For years, the U.S. Department of Energy (DOE) has recommended R-30 and R-38 insulation for ceilings in U.S. homes, depending on the climate and the source of heat. Generally, the colder the climate, the more insulation they recommended.
DOE also recommended higher levels of ceiling insulation in homes heated with electric heat, which is of course the least efficient and hence the most expensive way to heat a home. Even so, DOE never recommended more than R-38 — even in the coldest climates.
Despite DOE’s long-standing guidelines, many of us who are interested in building super-efficient homes have been recommending to our clients, including architects and builders, that they install much higher levels of ceiling insulation — R-50 to R-60 in most climate zones. In really cold climates like that of North Dakota and northern Idaho we’ve been recommending even higher levels — from R-70 to R-80.
Many conventional architects and builders I’ve spoken to over the years have viewed such recommendations skeptically, and for good reason. One reason is that they, like all the rest of us, have been told that there’s a point at which additional insulation results in diminished returns. Why spend more money for marginal returns?
What architects and builders haven’t been told is that some forms of insulation lose their R-value over time. R-value decreases, for example, if a loose-fill insulation settles. In addition, tiny amounts of moisture accumulation can dramatically lower the R-value of many forms of insulation. Architects and builders haven’t been told — and haven’t come to this realization on their own — that the point of diminishing returns shifts upward as energy prices increase.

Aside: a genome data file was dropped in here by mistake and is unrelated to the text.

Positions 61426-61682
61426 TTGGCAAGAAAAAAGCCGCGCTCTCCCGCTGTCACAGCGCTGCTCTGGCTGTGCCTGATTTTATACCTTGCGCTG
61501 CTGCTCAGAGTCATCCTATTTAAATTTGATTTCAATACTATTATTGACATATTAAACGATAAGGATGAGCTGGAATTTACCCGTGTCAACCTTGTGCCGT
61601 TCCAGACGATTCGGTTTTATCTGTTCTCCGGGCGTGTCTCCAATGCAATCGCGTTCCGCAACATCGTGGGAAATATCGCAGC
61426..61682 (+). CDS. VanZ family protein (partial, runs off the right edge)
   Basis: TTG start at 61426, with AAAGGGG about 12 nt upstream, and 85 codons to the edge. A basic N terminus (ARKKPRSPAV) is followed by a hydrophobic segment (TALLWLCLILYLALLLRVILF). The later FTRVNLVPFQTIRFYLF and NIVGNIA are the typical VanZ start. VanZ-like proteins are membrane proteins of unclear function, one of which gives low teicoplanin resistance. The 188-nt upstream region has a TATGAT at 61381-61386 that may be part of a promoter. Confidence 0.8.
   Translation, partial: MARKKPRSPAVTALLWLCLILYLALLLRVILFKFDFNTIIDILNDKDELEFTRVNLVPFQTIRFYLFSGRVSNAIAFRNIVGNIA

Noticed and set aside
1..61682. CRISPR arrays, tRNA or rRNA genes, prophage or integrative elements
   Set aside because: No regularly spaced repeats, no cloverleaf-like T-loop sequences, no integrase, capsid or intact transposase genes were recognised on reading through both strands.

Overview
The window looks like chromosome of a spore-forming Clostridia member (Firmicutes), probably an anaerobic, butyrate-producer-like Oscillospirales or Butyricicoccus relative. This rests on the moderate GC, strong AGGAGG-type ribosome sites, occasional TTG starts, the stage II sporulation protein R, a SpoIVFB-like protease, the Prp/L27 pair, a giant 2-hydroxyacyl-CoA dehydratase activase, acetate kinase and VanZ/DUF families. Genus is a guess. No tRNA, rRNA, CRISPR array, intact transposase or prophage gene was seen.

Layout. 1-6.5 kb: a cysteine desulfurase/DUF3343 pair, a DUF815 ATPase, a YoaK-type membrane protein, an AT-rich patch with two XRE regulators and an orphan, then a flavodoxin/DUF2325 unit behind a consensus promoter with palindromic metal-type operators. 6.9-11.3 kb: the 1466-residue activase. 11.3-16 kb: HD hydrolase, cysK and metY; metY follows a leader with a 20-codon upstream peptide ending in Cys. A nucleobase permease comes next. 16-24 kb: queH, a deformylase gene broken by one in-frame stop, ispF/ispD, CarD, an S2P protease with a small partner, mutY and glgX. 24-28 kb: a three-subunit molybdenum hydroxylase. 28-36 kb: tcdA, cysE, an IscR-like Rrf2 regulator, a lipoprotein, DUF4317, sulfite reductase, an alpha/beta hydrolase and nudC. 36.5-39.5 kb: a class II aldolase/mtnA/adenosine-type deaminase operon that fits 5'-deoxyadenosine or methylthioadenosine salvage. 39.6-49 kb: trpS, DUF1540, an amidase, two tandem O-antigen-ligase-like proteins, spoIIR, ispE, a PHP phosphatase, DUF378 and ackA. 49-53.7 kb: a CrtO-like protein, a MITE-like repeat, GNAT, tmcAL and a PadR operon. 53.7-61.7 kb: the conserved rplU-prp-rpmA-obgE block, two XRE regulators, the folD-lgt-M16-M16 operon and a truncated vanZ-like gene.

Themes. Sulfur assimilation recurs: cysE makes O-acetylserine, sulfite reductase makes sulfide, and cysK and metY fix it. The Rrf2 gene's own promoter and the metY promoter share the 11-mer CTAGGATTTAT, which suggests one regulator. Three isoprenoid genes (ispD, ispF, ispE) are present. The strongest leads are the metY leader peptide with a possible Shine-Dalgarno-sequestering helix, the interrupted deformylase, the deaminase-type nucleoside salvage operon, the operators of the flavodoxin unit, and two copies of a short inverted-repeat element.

North America has been blessed for many years with inexpensive energy. Those days are over and energy prices are only bound to increase.
Bottom line, then, rising energy costs dramatically shift the economics of insulation. The old rules no longer apply. Fortunately, many enlightened architects and builders are beginning to adjust their practices to reflect this new reality. Even the DOE has increased its recommendations as you can see from the table below and in this link to their insulation recommendations.
Contributing editorDan Chirasis a renewable energy and green homes expert who has spent a lifetime learning life’s lessons, which he shares in his popular blog,Dan Chiras on Loving Life. He’s the founder and director of The Evergreen Institute and president of Sustainable Systems Design. Contact him by visitinghis websiteor finding him onGoogle+.